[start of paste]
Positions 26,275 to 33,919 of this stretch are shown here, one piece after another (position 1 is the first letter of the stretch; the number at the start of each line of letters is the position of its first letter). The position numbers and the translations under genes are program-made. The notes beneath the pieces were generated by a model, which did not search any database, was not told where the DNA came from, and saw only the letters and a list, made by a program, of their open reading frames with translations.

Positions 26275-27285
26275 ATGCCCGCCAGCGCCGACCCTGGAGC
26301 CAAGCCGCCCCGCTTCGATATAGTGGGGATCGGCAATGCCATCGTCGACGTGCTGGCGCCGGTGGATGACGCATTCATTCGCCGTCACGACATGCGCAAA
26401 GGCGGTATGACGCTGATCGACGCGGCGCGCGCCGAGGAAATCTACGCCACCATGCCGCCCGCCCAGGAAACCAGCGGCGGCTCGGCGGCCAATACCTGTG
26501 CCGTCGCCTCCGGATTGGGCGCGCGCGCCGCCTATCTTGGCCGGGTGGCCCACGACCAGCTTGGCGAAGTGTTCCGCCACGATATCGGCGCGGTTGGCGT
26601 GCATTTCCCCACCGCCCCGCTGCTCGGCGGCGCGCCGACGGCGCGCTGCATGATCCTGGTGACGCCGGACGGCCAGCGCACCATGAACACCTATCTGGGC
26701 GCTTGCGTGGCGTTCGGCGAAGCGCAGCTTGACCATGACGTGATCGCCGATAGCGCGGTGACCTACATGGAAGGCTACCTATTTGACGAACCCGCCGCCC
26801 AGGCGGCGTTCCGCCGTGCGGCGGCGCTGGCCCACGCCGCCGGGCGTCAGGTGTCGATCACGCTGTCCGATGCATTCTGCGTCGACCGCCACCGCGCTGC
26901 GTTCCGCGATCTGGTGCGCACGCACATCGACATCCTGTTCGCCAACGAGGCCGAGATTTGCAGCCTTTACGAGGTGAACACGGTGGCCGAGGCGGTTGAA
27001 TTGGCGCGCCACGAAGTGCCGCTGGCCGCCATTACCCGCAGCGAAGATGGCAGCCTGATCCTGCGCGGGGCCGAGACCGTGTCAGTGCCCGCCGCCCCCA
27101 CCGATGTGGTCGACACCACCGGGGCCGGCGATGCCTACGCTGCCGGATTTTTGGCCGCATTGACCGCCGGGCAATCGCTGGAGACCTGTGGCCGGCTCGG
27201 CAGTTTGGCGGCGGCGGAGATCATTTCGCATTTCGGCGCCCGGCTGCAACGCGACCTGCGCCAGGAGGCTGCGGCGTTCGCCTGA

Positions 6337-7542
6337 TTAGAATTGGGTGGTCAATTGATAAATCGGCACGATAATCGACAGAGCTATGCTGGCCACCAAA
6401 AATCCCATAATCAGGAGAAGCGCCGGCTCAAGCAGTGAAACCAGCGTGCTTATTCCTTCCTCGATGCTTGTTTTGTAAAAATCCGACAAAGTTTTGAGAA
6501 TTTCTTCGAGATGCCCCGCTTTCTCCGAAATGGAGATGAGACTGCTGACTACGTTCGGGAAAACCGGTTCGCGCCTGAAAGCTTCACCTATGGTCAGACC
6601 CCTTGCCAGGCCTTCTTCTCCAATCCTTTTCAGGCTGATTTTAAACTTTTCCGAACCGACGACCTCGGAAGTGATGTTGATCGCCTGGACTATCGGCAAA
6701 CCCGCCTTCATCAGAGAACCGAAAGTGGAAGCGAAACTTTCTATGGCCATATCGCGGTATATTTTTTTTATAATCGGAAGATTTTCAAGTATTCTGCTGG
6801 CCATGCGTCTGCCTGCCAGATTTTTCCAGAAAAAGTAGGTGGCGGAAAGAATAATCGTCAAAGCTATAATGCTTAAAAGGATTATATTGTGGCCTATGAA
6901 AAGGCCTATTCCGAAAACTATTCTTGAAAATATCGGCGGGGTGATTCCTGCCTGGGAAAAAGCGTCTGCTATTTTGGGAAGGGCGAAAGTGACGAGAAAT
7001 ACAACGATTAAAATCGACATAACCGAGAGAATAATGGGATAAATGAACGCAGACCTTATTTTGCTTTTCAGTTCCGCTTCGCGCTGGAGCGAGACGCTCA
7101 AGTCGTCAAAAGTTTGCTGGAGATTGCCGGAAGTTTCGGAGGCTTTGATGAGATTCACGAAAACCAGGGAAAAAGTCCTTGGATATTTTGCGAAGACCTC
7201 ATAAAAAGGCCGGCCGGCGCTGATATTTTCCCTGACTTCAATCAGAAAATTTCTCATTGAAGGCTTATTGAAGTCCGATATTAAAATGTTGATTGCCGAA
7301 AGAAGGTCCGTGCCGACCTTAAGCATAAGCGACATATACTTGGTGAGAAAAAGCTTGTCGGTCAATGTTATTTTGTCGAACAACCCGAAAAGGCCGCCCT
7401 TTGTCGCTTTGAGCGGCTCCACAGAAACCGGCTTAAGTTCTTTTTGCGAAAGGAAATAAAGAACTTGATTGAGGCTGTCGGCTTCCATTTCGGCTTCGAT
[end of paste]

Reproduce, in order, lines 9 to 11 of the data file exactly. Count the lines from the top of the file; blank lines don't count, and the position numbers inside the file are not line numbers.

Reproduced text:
26801 AGGCGGCGTTCCGCCGTGCGGCGGCGCTGGCCCACGCCGCCGGGCGTCAGGTGTCGATCACGCTGTCCGATGCATTCTGCGTCGACCGCCACCGCGCTGC
26901 GTTCCGCGATCTGGTGCGCACGCACATCGACATCCTGTTCGCCAACGAGGCCGAGATTTGCAGCCTTTACGAGGTGAACACGGTGGCCGAGGCGGTTGAA
27001 TTGGCGCGCCACGAAGTGCCGCTGGCCGCCATTACCCGCAGCGAAGATGGCAGCCTGATCCTGCGCGGGGCCGAGACCGTGTCAGTGCCCGCCGCCCCCA